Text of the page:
With zero hour contracts a common feature of the UK economy, the following guide looks at the law relating to zero hour contract holiday pay entitlement.
Zero hour contract rights
Under the Employment Rights Act (ERA) 1996, a zero hour contract is defined as a contract of employment under which the undertaking to do or perform work or services is an undertaking to do so conditionally on the employer making work or services available to the worker, and where there is no certainty that any such work or services will be made available to the worker.
In effect, this means an employer makes work or services available to a worker if the employer requests or requires the worker to do the work or perform the services.
There is no obligation on the employer to provide a minimum number of working hours, or even to offer work, although equally, the individual is not legally obliged to accept any work that is offered. The employer simply offers work as and when it arises, which the individual can either accept or decline.
In practice, a zero hour contract is used to describe various different types of casual agreements used by employers in need of an accessible pool of workers in response to fluctuating demand or temporary staff shortages. This could be to deal with the demands of seasonal work or special events, such as hospitality work. These types of contract are also especially prevalent with bank work for the NHS and gig economy work, such as Deliveroo cyclists and Uber drivers.
Notwithstanding the casual nature of a zero hour working arrangement, there are statutory rights and obligations that still govern that working relationship. Perhaps of most significance here is the statutory right to be paid the national minimum wage and the right to be granted a minimum level of paid holidays.
As such, having accepted the offer of work and having undertaken that work, the individual will be entitled to be paid a minimum rate of pay per hour for the number of hours worked. The worker will also begin to accrue paid holiday entitlement as per the statutory minimum requirement.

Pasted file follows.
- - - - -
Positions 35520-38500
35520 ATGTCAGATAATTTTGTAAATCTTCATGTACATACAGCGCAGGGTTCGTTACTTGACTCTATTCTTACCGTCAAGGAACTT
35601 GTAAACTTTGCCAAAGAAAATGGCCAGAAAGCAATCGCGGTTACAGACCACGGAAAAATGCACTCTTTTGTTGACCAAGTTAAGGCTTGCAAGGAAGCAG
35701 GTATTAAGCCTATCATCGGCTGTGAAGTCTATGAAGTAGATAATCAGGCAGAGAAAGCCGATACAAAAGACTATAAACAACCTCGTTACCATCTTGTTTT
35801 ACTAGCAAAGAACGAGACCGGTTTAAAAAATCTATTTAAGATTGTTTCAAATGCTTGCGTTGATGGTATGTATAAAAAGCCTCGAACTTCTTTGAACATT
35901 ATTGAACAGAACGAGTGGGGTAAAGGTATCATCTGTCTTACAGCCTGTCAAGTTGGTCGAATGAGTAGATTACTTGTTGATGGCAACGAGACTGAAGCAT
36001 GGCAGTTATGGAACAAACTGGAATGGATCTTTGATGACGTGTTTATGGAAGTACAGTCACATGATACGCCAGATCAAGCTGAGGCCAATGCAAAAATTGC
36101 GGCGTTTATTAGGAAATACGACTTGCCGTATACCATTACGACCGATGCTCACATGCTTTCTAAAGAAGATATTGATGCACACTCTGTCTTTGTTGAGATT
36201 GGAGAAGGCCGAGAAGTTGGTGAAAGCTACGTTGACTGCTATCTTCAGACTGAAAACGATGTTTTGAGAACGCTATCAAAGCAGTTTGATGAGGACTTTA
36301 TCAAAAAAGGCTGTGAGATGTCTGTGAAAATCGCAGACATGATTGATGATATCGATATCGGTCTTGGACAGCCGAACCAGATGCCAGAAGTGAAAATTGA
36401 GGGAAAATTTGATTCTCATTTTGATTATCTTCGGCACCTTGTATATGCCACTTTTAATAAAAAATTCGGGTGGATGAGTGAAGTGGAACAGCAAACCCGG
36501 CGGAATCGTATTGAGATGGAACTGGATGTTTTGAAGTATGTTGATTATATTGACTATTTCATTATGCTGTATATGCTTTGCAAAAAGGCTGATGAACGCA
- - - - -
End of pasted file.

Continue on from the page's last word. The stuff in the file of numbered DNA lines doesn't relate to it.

In the first year of any employment contract, an employer can insist on the worker waiting until they have worked enough days to build up their holiday entitlement before they can take it. This is known as an accrual system. By way of example, if the worker has only worked continuously for one month, they may only be allowed to take one twelfth of their annual holiday allowance.
In the context of zero hour contracts, the sporadic nature of these working arrangements can very often mean that there are gaps in the worker’s employment, breaking the continuity of service for the purposes of accruing greater statutory rights. That said, where there is a break in the working arrangement, the worker will still be entitled to be paid for any accrued holiday that has not been taken, although paid holiday entitlement may not be replaced by a payment in lieu except where the worker’s employment is terminated.
Typically, if a worker is not provided with work for a full calendar week, or seven consecutive days from Sunday to the following Saturday, under the current rules this will usually count as a break in a worker’s continuity of employment.
If, on the other hand, the worker’s employment under a zero hour contract has been continuous, with no seven day break, after a year the worker may not have to build up holiday entitlement before they can take it. In some cases, the worker may also have enhanced contractual rights that provide for a higher rate of pay, or greater paid holiday entitlement, than the statutory minimum in any event.
Zero hour contract holiday entitlement
Under the Working Time Regulations 1998, workers are legally entitled to a minimum of 5.6 weeks’ paid holiday per annum, including workers on zero hour contracts or those working variable hours. This means that unless the worker is part-time or fixed-term, there is no difference in holiday accrual or entitlement compared to those working fixed hours. Following the decision in Harpur Trust v Brazel in 2022, it is no longer allowable to calculate holiday entitlement for zero hour contract workers using the 12.07% pro-rata method.
For a full time employee working fixed hours five days a week, this equates to a total of 28 days, although an employer can include bank holidays and public holidays as part of an individual’s statutory leave entitlement.
The employer should notify workers of the dates of their statutory leave year as soon as they start working, for example it might run from 1 January to 31 December, during which time the worker must take their leave entitlement.
In the event that a leave year has not been set, this will start on the first day of a new job.